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June 9, 2005
It was around 2:30pm by the time we finished touring Winterthur, so I was glad the restaurant was close at hand. The tavern sits right on the main road through Centreville, surrounded by attractive stone buildings and the sort of low-key commerce that prevails in the Brandywine Valley. Nothing is too big, too loud, or, heaven forbid, too obviously expensive. This is the domain of understated elegance. Here, the houses are set well back off the road behind a discrete screen of natural-looking (though no doubt painstakingly maintained) trees and shrubs.
In keeping with this, Buckley’s Tavern stopped short of seeming trendy or trying too hard. We seated ourselves, having been given a choice of sitting inside in a somewhat dark and pub-like (though smoke-free) bar area, a nicely decorated dining room, upstairs on a rooftop terrace, or out front on a shady front porch. We chose the porch, where the antics of warring sparrows in the nearby shrubbery entertained us.
A lanky jean-clad waitress set menus before us and took our orders for iced tea, then left us to peruse the offerings. Whoever wrote the menu has my wholehearted approval – it didn’t attempt to seduce or cajole with cutsie names or over-the-top combinations, but, instead, was merely intriguing. I was torn between a salad (the Vietnamese shrimp salad, for example) and sandwiches (the jerked chicken club, perhaps… no, wait a sec, the mustard-crusted chicken sandwich).
Although I knew perfectly well that a sandwich would suffice, I gilded the lily and ordered a roasted eggplant and lemon hummus platter for us to share. Much to my delight, it came with a great pile of pitted Greek olives. Better yet, Mom doesn’t care for olives. All mine – bliss! The pita bread accompanying the hummus was warm and soft, just the way I like it.
Mom had pine nut-crusted portobello served on focaccia and allowed me a taste – heaven, if you’re a fungophile. (I am.) Both sandwiches came with large sides of fries, which neither of us needed, but they were irresistible. My one quibble was that my "mustard-crusted" sandwich didn’t taste a bit mustardy, but that is not to say it was bland. I simply couldn’t discern the flavor I’d anticipated.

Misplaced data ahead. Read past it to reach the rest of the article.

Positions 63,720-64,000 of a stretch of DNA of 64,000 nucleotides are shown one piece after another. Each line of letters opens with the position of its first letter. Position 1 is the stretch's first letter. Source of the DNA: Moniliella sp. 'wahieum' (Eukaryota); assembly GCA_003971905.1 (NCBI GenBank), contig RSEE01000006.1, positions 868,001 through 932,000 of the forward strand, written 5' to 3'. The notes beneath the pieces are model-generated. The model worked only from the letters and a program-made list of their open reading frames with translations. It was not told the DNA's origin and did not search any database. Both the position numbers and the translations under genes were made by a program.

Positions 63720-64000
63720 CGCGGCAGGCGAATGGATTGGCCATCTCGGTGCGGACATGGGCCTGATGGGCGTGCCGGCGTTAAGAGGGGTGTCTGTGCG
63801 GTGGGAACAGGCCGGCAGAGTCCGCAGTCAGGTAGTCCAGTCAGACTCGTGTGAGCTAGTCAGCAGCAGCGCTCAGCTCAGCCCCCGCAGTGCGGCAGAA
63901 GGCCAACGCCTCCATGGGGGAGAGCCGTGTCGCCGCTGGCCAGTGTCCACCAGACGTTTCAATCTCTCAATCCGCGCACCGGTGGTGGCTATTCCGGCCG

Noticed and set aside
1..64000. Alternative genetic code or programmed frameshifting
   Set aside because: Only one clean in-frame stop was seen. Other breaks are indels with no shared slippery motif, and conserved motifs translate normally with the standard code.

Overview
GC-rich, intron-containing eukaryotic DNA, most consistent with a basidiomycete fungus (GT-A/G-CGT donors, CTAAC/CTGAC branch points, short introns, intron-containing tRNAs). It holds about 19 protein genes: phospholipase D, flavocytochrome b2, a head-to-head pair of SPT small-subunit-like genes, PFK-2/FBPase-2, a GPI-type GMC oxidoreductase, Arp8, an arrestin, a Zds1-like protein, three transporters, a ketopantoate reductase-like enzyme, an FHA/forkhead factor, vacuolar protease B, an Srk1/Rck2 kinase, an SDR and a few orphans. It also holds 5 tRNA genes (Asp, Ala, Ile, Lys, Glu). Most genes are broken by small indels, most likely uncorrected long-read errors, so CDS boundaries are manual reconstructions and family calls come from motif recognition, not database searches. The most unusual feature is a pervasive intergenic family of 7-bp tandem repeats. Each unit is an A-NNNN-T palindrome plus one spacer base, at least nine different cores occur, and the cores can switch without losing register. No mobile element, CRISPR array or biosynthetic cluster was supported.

I had a long drive before me, so I didn’t sample any of the many beers or wines on offer. Perhaps another time – and I do hope there will be another time.
From journal The Brandywine Valley: Beauty & Grace
September 30, 2002
Since I am a true fungi-fancier, I felt that a Wild Mushroom Soup from the mushroom capital of the world would be in order. It certainly was! I can't identify the mushrooms in the soup but the broth was full of their flavor, yet it was delicate and a great starter. My friend selected the French Tomato Onion, a slightly different twist on an old standby that was original and full of tasty garlic croutons and plenty of melted gruyere cheese.
I also have an affinity for Asian food and so ordered the Vietnamese Shrimp Salad in this highly unlikely spot for a dish like this. It was very, very good with basil and mint stuffed shrimp rolls served traditionally on fresh greens with cucumber, tomato, peanuts, rice noodles and a top knotch spicy Thai dressing. My more adventurous friend chose the Spinach and Roasted Beet Salad that was loaded with fresh goat cheese, spiced pecans, red onion and a wonderful apple cider-shallot vinaigrette.
While the desserts sounded scrumptious, we both bowed out, knowing that if we planned to tour the rest of the afternoon we could not afford to feel over-indulged!
From journal The Brandywine Valley,Delaware
Chadds Ford, Pennsylvania
November 23, 2001
From journal Revolutionary Times